In 2014, an estimated 15 million individuals who currently do not have health insurance, including many with chronic mental illness, are expected to obtain coverage through state insurance exchanges. The authors examined how two mechanisms in the Affordable Care Act (ACA), namely, risk adjustment and reinsurance, might perform to ensure the financial solvency of health plans that have a disproportionate share of enrollees with mental health conditions. Risk adjustment is an ACA provision requiring that a federal or state exchange move funds from insurance plans with healthier enrollees to plans with sicker enrollees. Reinsurance is a provision in which all plans in the state contribute to an overall pool of money that is used to reimburse costs to individual market plans for expenditures of any individual enrollee that exceed a high predetermined level.
Using 2006–2007 claims data from a sample of private and public health plans, the authors compared expected health plan compensation under diagnosis-based risk adjustment with actual health care expenditures, under different assumptions for chronic mental health and medical conditions. Analyses were conducted with and without the addition of $100,000 reinsurance.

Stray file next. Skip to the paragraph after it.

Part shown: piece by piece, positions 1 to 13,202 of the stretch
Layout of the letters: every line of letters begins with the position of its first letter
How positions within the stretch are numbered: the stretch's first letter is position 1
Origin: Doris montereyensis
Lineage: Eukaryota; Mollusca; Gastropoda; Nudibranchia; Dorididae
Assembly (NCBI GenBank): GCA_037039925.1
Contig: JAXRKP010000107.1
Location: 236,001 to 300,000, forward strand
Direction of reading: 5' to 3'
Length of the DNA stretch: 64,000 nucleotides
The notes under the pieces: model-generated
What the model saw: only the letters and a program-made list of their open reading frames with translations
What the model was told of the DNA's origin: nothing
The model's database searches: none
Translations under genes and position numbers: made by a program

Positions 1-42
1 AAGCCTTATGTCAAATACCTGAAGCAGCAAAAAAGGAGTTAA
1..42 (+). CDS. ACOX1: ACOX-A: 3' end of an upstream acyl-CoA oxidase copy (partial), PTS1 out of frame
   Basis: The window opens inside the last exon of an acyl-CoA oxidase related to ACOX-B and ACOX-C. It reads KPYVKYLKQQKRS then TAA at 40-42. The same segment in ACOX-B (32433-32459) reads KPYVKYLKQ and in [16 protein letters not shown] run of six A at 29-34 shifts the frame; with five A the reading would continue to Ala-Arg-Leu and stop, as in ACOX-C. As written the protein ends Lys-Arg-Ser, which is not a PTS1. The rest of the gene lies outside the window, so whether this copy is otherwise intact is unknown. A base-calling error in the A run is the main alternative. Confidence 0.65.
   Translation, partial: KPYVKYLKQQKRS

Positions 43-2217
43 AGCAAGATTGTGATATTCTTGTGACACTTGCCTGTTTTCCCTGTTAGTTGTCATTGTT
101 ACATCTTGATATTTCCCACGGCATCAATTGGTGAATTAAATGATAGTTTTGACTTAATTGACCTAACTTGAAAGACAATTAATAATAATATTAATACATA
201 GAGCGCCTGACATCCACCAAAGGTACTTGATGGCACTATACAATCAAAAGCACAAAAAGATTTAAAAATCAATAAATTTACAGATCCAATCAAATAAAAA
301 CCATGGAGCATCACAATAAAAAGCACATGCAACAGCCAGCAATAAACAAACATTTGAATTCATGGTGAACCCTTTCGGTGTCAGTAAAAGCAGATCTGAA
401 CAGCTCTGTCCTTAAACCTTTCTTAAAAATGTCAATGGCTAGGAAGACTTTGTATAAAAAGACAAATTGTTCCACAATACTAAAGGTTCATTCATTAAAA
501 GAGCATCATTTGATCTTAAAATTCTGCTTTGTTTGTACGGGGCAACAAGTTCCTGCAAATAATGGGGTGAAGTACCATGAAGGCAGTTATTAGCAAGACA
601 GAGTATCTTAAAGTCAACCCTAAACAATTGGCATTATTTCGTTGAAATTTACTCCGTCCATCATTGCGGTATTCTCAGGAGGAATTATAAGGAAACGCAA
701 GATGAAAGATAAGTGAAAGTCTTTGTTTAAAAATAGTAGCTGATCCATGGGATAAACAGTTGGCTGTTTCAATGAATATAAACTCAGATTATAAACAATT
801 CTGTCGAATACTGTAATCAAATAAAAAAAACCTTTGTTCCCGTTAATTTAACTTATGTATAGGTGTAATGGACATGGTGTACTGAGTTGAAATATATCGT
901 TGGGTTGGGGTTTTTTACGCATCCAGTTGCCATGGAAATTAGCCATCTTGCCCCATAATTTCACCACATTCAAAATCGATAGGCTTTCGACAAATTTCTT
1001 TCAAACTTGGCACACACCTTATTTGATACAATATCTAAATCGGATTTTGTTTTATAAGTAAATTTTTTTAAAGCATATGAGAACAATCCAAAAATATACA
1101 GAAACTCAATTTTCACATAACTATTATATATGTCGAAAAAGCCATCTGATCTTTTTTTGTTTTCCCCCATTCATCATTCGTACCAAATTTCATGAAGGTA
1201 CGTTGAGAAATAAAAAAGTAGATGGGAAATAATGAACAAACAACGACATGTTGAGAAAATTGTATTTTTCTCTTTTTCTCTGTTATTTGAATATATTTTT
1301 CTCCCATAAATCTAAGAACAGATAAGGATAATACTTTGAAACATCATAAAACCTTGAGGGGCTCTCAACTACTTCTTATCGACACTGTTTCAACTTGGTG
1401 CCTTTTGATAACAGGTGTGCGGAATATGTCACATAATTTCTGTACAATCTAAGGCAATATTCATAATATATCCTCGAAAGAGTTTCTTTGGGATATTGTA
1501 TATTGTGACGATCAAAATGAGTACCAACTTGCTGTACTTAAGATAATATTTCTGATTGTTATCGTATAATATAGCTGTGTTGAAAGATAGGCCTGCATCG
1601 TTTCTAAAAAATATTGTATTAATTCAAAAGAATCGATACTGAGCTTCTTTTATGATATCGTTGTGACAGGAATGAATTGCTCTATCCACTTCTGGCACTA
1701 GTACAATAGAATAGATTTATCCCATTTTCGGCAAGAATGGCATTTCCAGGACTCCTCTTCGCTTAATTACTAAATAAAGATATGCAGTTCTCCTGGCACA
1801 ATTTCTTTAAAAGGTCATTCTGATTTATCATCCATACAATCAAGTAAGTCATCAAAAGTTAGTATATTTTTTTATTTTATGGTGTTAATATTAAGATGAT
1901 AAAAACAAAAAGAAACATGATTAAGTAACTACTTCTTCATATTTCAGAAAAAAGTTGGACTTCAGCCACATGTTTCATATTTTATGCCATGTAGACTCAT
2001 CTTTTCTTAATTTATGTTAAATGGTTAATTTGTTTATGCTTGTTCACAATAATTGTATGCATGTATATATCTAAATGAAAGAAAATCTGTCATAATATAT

Risk adjustment performed well for most plans. For some plans with a high share of enrollees with mental health conditions, underpayment was substantial enough to raise concern. Reinsurance appeared to be helpful in addressing the most serious underpayment problems remaining after risk adjustment. Risk adjustment performed similarly for health plan cohorts that had a disproportionate share of enrollees with chronic mental health and medical conditions.
Cost models indicate that the regulatory provisions in the ACA requiring risk adjustment and reinsurance can help protect health plans covering treatment for mentally ill individuals against risk selection. This model analysis may be useful for advocates for individuals with mental illness in considering their own state's insurance exchange.